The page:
Cats and Dogs
A Village Road Show / Warner Brothers BluRay release, with Jeff Goldblum and Alexandar Pollock (humans) and the voices of Tobey Maguire, Alec Baldwin, Sean Hayes, and Susan Sarandon and was directed by Lawrence Guterman. It was originally released in July 2001.
The feature is a full-frame 1.77:1 version of a 1.85:1 original composition, with a DTS-HD Master Audio 5.1 in English. Also available in Dolby Digital 5.1 are English, French, and Spanish (Latin and Castilian.) Subtitles are available for English-SDH, French and Spanish. The feature runs about 87 minutes. After a fairly quick load, there is a warning, a pair of trailers, and then the main menu comes up fairly quickly after that. The packaging is a standard Bluray case, with the disc and a coupon for a discounted admission to Cats and Dogs: The Revenge of Kitty Galore in 3D.
Retail price for this Bluray title is $24.98, and was released in the United States on July 20, 2010. The program itself is rated PG for ‘animal action and humor.’
The Feature — /img/vbsmilies/htf/star.gif/img/vbsmilies/htf/star.gif/img/vbsmilies/htf/star.gif img/vbsmilies/htf/star.gifimg/vbsmilies/htf/star.gifimg/vbsmilies/htf/star.gif½
The concept is simple: since the dawn of civilization, dogs and cats have been battling for world supremacy, under the very noses of the humans who thought that they were in charge. As the human world has evolved and advanced (technologically,) so too has the competition between Felis catus and Canis lupus familiaris. The opening “chase” before the titles is — elaborate, but conventional. After that, we are entered into a world not unlike that of James Bond or Mission: Impossible. Gadgets, spies, elaborate contraptions, and more gee-whiz technology than one can shake a stick at.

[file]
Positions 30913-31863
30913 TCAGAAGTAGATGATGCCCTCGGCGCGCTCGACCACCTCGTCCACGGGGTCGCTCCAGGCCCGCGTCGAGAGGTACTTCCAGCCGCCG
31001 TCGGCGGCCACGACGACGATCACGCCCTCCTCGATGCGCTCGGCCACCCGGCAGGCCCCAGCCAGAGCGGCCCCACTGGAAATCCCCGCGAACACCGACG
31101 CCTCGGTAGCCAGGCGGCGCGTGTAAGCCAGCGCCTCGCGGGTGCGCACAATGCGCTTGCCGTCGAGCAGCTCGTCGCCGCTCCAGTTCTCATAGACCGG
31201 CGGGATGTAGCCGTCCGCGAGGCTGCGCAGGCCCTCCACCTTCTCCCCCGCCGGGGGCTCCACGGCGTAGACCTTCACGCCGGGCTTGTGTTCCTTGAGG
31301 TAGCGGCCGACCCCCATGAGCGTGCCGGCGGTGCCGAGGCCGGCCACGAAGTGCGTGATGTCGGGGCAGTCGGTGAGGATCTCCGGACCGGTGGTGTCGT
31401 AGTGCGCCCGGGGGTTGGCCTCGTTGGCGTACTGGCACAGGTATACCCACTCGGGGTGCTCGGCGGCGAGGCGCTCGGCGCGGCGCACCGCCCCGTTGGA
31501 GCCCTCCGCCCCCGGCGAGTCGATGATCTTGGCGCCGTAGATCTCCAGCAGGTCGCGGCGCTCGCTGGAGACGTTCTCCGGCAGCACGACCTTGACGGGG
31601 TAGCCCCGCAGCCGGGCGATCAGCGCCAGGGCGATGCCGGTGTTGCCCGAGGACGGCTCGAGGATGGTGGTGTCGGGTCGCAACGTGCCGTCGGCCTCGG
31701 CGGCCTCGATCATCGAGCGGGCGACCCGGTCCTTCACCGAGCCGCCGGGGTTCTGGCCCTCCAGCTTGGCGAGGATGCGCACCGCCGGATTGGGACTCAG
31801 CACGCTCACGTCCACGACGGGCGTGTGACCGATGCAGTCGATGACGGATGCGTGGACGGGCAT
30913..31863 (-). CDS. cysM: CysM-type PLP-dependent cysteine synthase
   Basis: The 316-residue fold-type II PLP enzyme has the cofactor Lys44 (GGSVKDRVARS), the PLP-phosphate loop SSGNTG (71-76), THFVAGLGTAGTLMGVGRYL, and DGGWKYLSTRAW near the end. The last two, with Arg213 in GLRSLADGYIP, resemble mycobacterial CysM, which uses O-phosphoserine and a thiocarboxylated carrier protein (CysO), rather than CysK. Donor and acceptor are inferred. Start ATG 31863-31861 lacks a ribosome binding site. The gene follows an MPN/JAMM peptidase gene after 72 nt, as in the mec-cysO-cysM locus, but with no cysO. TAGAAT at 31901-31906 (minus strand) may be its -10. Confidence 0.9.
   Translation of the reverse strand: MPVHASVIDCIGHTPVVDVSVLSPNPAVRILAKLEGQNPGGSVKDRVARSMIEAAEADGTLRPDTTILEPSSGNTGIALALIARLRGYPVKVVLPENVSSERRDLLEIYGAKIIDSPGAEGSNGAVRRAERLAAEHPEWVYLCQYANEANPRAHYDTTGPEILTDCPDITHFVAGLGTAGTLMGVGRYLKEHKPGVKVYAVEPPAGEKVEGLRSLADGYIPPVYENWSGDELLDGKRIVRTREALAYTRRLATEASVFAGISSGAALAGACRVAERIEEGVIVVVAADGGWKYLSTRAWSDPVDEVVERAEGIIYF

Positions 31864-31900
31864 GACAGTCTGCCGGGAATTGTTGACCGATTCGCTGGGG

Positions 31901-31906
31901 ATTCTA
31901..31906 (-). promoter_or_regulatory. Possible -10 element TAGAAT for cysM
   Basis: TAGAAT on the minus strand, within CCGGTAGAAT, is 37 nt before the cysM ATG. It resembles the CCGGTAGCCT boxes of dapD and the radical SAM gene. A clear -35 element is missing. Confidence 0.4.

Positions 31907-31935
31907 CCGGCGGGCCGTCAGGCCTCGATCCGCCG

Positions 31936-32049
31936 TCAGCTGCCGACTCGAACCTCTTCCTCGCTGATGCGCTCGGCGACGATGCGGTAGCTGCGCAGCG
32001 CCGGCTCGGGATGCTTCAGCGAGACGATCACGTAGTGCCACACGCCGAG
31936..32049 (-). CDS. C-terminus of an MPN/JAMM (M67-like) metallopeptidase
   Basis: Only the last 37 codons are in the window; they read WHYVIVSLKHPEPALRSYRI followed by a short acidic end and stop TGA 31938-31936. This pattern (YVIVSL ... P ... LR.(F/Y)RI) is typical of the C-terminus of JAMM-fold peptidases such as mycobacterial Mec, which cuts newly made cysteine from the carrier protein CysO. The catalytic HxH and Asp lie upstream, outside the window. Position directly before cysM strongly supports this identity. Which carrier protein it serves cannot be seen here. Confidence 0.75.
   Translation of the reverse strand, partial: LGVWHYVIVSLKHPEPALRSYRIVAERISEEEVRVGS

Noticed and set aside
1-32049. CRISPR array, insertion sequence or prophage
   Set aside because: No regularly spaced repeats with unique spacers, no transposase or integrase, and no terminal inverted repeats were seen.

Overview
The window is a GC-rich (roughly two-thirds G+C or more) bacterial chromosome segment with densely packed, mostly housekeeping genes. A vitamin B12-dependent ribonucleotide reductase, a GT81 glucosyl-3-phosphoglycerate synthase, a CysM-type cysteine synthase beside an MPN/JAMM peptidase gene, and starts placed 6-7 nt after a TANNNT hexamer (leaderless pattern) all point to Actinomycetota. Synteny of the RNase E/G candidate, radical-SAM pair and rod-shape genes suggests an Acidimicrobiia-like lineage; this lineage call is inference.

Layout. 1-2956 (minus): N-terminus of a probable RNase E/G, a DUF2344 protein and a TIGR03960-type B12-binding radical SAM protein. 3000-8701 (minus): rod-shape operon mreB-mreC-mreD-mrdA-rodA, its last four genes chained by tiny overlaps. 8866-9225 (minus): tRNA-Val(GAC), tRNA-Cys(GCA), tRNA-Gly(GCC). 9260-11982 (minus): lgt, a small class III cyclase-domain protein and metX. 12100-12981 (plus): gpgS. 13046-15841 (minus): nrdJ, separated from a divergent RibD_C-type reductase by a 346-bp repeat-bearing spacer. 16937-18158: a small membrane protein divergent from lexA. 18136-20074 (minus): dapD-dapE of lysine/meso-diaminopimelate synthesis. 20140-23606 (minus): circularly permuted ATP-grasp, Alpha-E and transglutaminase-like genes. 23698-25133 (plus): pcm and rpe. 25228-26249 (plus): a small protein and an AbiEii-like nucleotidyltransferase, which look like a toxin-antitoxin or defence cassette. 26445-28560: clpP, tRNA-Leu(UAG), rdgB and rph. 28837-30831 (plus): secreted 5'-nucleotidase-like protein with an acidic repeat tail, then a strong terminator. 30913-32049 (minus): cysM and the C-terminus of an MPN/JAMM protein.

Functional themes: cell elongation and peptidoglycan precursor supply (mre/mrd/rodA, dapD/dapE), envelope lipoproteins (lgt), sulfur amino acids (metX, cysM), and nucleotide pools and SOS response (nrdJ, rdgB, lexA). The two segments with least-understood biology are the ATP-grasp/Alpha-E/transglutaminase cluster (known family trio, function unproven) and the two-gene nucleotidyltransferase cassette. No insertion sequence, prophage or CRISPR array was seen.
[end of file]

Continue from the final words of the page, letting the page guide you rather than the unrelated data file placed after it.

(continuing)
More specifically, the story is thus: Professor Brody (Goldblum) is doing allergy research in his basement laboratory, attempting to find out how to neutralize human allergies to pets. The dogs are trying to keep ‘agents’ in the Brody home to protect the research. Due to an accidental mix-up, Lou, an untrained beagle puppy (voiced by Maguire,) ends up replacing a ‘retired’ agent, instead of one of the new agents flown in. The local senior agent, Butch (voiced by Baldwin,) tries to deal with the situation as best as he (and the other clandestine dogs) can. Meanwhile, Mr. Tinkles (voiced by Hayes,) is the evil megalomaniacal mastermind long-hair Persian, directing his agents to steal the research for his own nefarious plans of global domination. Pollock plays Scotty, the boy in the Brody house, who helps remind Lou to be a puppy, while Sarandon voices Ivy, who reminds Butch that there is more to life than The Great Game.
What follows is a light-hearted romp and cavort across town, under-town, and over-town, as the various parties execute plan after plan against one another. It is wildly implausible most of the time, and often feels like it’s trying to be a Bruckheimer film. But wait! That was G-Force, with guinea pigs (but also with Goldblum)! From the Bond parallels, just about the only thing it is missing would be Q, although all of Q’s gadgets are present.
The Picture — /img/vbsmilies/htf/star.gif/img/vbsmilies/htf/star.gif/img/vbsmilies/htf/star.gifimg/vbsmilies/htf/star.gifimg/vbsmilies/htf/star.gifimg/vbsmilies/htf/star.gif½
The picture is “pleasing.” It’s not the sharpest picture I have ever seen, and, I suspect, that a really sharp image might actually be bad. After all, this feature is mixing live action trained critters, computer graphic elements, and puppetry. Some of the non-live elements are less successful than others. And given the amount of processing throughout much of the film, I would not be surprised to hear that this was a relatively early “digital intermediary” feature. Some of the colors seem a little intense, particularly those beautiful Vancouver lawns, but it is still within the realm of plausible film saturation (anyone here ever shoot Fuji’s Velvia transparency film?) The transfer to Blu is very clean and free of dust, dirt, and scratches. Common digital bugbears — excessive grain and noise reduction, edge enhancement, and the like — are not prominent, but thinking back on it, it almost seemed too clean. But, if this were a DI film, they might have done some softening to help blur the boundaries between the multiple animal techniques that they were using during production. (Note that this film was released in a time-frame where the Digital Intermediary was a fairly new but practical process — although generally limited to about a 2k resolution.)